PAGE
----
In addition, ceramic crowns are considered to be an excellent alternative for patients that have allergic reactions to metallic crowns. Ceramic crowns such as zirconia, possess superior strength characteristic, making them ideal for both anterior and posterior crowns.
Disadvantages of ceramic crowns
When it comes to durability and life-span, there is no any other type of dental crowning material that can be compared to all-metal crowns. (3) In some cases where durability and longevity are vital, ceramic crowns might not be a good choice. The reason why I said this is because, ceramic crowns are more likely to fracture or break when they are not taking proper care of.
How to get a ceramic crown
A ceramic crown can be placed on a tooth just like a traditional crown. It will take two visits to the dentist in order to install a ceramic crown. On your first visit to the dentist office, the dentist will have to check your tooth where the crown will be placed. He will need to remove the decayed portion of your tooth if you had a tooth decay.
The next step is to shapen your tooth enamel to make a room where the new crown will be placed on. After reshaping, the dentist takes impression of the tooth. Dental impression involves the use of paste or putty material to obtain the actual measurement of your tooth. The impression will be used to fabricate your crown later on. After the impression has been taken, the dentist will have to place a temporal crown on your tooth.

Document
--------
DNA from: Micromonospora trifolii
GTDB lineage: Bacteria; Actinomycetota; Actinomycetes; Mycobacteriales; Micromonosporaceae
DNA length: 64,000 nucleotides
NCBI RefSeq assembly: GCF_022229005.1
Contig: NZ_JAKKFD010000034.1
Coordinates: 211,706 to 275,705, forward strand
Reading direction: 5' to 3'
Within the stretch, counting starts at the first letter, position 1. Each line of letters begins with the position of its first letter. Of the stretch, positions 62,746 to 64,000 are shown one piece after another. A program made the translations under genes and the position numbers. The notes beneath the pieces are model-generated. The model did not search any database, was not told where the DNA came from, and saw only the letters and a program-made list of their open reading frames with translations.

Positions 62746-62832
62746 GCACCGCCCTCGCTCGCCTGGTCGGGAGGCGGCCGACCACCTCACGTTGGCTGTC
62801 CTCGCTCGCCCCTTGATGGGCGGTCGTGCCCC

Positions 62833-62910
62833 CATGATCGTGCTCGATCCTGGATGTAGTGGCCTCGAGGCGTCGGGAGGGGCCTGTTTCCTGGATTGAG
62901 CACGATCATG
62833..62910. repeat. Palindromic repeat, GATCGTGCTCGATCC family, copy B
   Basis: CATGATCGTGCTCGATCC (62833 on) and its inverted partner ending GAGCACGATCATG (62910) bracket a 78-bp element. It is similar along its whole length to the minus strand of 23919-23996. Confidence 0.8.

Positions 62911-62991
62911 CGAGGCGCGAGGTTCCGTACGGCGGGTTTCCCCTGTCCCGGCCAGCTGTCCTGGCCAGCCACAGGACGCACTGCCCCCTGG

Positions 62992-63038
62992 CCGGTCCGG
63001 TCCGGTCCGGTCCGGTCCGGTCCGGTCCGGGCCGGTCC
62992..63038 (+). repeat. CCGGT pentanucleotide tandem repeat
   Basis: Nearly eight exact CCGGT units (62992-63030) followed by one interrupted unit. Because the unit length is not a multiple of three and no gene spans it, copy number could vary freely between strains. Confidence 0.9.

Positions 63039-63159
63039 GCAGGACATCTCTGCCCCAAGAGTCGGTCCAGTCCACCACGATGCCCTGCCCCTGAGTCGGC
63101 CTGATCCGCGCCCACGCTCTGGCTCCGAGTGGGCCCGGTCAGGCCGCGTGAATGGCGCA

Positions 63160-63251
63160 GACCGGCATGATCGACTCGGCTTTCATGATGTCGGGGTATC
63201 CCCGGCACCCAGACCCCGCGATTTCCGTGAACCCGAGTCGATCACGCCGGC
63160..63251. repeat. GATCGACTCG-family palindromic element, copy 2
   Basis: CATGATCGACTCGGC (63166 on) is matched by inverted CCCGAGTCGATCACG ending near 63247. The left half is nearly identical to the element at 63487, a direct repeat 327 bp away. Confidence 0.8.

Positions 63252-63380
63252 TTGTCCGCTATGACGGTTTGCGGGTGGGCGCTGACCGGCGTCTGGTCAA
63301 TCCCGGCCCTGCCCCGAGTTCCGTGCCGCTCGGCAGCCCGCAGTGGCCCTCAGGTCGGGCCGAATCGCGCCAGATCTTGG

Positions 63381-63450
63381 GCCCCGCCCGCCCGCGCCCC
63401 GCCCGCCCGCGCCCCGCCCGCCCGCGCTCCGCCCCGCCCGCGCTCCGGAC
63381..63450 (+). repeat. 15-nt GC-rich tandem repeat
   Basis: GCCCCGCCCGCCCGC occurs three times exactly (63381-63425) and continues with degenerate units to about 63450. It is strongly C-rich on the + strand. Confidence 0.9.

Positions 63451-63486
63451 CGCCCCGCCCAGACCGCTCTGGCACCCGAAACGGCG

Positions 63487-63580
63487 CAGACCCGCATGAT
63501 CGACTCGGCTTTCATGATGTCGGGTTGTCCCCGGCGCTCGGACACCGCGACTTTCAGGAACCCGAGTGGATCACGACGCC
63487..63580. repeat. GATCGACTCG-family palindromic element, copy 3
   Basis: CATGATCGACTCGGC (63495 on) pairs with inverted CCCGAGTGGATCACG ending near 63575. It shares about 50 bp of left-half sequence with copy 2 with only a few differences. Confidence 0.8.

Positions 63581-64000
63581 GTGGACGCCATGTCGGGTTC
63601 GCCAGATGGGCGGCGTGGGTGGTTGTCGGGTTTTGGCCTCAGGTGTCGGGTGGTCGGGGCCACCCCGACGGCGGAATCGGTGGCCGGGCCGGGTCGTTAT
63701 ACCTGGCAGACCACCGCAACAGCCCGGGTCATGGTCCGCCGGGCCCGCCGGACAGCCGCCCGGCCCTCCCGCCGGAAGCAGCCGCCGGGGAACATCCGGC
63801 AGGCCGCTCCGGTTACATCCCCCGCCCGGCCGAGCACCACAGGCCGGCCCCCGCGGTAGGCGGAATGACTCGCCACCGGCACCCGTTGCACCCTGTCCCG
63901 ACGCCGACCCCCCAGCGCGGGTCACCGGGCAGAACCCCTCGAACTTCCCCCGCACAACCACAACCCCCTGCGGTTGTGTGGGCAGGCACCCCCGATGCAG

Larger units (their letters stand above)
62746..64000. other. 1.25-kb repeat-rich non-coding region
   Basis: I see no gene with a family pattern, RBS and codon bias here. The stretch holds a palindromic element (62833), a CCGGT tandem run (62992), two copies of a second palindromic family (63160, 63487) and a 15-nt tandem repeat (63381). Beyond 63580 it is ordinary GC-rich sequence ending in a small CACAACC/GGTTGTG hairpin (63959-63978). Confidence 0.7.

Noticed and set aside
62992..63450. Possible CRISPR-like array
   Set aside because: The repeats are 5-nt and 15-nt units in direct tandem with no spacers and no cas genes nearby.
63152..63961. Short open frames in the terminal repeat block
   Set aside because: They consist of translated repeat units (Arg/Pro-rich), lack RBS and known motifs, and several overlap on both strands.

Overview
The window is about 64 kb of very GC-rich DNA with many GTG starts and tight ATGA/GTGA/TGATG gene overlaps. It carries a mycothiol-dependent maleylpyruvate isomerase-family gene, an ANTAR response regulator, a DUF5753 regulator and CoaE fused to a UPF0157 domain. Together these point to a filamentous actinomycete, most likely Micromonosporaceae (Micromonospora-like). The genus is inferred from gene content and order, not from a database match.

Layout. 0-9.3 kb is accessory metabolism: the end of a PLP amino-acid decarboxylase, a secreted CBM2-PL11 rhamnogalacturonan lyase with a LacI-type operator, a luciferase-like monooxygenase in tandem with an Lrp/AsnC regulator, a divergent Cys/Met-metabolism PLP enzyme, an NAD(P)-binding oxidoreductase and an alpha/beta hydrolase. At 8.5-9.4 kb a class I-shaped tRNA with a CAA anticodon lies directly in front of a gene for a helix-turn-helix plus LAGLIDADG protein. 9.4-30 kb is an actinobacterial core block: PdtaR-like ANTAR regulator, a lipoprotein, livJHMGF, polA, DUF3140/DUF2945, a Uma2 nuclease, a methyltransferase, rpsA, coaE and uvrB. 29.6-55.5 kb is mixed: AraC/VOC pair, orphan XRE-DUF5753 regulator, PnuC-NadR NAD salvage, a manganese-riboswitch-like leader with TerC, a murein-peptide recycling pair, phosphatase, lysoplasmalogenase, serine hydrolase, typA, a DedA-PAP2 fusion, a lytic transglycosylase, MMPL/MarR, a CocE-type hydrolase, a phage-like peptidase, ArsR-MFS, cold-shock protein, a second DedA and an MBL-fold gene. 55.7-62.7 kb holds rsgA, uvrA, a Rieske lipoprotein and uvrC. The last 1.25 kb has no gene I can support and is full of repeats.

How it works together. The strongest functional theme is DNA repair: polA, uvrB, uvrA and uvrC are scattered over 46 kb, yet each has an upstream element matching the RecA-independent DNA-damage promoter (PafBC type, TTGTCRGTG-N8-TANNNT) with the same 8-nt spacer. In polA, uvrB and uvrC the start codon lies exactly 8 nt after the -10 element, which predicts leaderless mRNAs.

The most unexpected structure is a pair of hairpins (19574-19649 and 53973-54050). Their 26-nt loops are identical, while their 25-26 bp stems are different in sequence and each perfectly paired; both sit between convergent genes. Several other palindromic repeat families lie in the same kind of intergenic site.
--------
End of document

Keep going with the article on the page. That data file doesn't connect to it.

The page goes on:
On your second visit, the dentist will perform the final placement. The dentist will remove the temporal crown and check the fit of the newly fabricated ceramic crown. He might still need to do some last-minute adjustment before the dental crown will be bonded over your tooth. You can learn more about the crowning procedure on my previous post – complete dental crowning procedure.
How to care for ceramic crowns
Proper maintainance of a dental crown is very important if you want the crowns to last long. However, ceramic crowns are not meant to last forever, but your dentist will tell you how long the crown is meant to last. If you are able to keep to the maintenance guide that is being recommended by your dentist, you can keep your crown safe and strong.
To care for ceramic crowns, you should try to avoid those things that can damage the crowns. Make proper use of your teeth and also practice good oral hygiene. Brush and floss carefully and regularly, most especially around the base of the crown to prevent plaque and bacteria buildup.
Do ceramic crowns have any health risk?
Well, my answer to that question is no. There hasn’t been any case of health problem that is proven to be associated with the use of ceramic crown. Although, it’s possible that some patients might be allergic to ceramic crown, but it’s very rare. Since ceramic crowns are prone to crack if misused, you should be watchful. Harmful bacteria can penetrate inside the crown through cracks and create serious dental problems.